Posted by Bradley in : governance , add a comment

Much attention has been focused recently on the Greek state, and on the question of whether or when it will exit the euro area. The town of Greece in New York State has also been having some problems arising out of the fact that

Since 1999, the Town of Greece, New York, has begun its Town Board meetings with a short prayer.

Plaintiffs challenged the practice arguing a violation of the Establishment Clause. The Second Circuit found that the cases required an examination of the totality of the circumstances. The Court said:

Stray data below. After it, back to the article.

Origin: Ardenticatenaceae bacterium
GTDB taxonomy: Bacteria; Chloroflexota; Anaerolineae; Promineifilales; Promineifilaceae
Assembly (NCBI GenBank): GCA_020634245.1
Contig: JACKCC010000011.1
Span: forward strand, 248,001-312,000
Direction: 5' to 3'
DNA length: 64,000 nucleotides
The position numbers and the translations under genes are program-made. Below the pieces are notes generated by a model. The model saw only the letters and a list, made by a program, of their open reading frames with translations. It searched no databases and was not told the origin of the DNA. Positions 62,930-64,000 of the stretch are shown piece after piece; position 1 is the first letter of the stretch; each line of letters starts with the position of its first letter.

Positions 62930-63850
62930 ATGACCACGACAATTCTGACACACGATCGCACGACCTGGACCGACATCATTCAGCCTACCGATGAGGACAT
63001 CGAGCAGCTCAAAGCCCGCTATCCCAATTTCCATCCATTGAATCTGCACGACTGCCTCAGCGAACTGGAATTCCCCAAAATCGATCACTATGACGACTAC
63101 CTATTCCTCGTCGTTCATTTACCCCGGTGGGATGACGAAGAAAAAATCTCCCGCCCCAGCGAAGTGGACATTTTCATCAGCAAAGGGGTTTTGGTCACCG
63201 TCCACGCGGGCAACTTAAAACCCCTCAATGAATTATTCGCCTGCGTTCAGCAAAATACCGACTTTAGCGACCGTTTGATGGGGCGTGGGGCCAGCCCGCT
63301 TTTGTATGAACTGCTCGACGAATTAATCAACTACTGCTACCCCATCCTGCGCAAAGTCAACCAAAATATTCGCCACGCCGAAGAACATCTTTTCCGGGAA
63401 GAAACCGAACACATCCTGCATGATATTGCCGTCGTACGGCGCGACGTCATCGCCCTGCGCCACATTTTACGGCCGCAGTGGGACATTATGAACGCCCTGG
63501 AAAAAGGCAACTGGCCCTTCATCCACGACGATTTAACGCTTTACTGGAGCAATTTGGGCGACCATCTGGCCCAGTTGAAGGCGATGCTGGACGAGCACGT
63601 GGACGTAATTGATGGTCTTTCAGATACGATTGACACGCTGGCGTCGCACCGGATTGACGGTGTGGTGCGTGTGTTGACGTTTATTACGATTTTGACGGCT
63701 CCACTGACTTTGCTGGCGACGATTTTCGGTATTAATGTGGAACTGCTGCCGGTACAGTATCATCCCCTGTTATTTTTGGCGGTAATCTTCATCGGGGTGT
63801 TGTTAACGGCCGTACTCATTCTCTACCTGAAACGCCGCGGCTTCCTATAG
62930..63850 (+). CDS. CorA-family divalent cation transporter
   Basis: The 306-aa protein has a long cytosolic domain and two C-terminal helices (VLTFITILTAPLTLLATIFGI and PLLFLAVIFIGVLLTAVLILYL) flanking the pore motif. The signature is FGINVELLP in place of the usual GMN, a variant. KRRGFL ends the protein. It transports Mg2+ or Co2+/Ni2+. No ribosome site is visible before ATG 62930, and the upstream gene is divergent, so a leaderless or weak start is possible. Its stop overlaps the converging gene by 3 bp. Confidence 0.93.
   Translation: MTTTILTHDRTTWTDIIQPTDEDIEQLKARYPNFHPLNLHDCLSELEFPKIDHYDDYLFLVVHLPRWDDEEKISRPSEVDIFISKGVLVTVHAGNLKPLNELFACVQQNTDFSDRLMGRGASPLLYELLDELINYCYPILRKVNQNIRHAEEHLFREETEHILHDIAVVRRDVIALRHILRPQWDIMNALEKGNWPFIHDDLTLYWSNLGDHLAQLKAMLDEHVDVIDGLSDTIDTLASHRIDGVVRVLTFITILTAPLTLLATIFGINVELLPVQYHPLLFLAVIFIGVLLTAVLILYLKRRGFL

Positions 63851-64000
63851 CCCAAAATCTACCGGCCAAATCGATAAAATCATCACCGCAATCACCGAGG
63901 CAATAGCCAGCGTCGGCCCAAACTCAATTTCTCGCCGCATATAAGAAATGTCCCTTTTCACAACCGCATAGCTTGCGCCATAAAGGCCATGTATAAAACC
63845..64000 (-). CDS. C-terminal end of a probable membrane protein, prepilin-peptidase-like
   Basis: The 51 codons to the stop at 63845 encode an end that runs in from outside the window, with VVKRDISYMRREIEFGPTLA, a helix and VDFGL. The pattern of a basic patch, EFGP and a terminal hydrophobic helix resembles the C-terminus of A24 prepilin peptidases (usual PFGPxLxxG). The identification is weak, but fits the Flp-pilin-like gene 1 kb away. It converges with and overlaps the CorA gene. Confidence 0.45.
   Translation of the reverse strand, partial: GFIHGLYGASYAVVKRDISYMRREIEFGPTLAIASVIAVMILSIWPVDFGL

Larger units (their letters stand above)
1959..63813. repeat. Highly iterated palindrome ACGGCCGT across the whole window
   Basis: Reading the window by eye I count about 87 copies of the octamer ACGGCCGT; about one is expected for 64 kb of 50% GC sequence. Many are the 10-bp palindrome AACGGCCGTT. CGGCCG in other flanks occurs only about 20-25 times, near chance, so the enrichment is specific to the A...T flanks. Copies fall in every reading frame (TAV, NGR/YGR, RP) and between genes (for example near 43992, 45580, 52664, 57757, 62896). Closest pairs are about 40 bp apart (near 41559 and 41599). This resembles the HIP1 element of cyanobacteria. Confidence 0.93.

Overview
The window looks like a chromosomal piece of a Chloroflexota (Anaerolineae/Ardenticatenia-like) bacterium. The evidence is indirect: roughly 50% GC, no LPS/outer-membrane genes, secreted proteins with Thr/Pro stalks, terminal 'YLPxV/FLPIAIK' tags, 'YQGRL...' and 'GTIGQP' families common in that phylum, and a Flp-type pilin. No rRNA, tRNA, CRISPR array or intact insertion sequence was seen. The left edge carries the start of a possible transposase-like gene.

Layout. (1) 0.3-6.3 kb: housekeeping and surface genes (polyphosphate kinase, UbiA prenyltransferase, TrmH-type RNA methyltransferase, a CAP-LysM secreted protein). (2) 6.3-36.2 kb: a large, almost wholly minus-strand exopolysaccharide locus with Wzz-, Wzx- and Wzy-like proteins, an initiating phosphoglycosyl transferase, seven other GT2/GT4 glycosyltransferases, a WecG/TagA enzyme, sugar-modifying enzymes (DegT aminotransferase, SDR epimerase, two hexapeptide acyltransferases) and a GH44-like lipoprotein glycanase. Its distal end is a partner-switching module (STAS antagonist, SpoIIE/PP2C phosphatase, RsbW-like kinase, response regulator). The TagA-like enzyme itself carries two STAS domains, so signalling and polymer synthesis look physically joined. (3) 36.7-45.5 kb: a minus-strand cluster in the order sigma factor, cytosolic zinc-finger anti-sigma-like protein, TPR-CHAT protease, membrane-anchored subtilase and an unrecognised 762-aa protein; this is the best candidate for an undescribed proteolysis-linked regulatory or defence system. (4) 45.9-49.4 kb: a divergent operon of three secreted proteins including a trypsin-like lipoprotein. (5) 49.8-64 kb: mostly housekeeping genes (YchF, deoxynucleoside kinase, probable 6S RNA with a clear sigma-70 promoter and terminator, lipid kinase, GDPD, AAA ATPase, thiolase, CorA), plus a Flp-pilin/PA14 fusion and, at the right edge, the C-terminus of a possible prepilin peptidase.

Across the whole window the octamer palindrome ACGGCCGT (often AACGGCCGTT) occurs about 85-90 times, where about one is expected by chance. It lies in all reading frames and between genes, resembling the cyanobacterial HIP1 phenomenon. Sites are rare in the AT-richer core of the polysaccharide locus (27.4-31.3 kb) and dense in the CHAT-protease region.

In our view, whether a town’s prayer-selection process constitutes an establishment of religion depends on the extent to which the selection process results in a perspective that is substantially neutral amongst creeds. The town asserts, and there is no evidence to the contrary, that it would have accepted any and all volunteers who asked to give the prayer. But the town neither publicly solicited volunteers to deliver invocations nor informed members of the general public that volunteers would be considered or accepted, let alone welcomed, regardless of their religious beliefs or non-beliefs. Had the town publicly opened its prayer practice to volunteers in this way, its selection process could be defended more readily as random in the relevant sense…. we need not determine whether any single prayer at issue here suffices to give such an indication of establishment, since we find that on the totality of the circumstances presented the town’s prayer practice identified the town with Christianity in violation of the Establishment Clause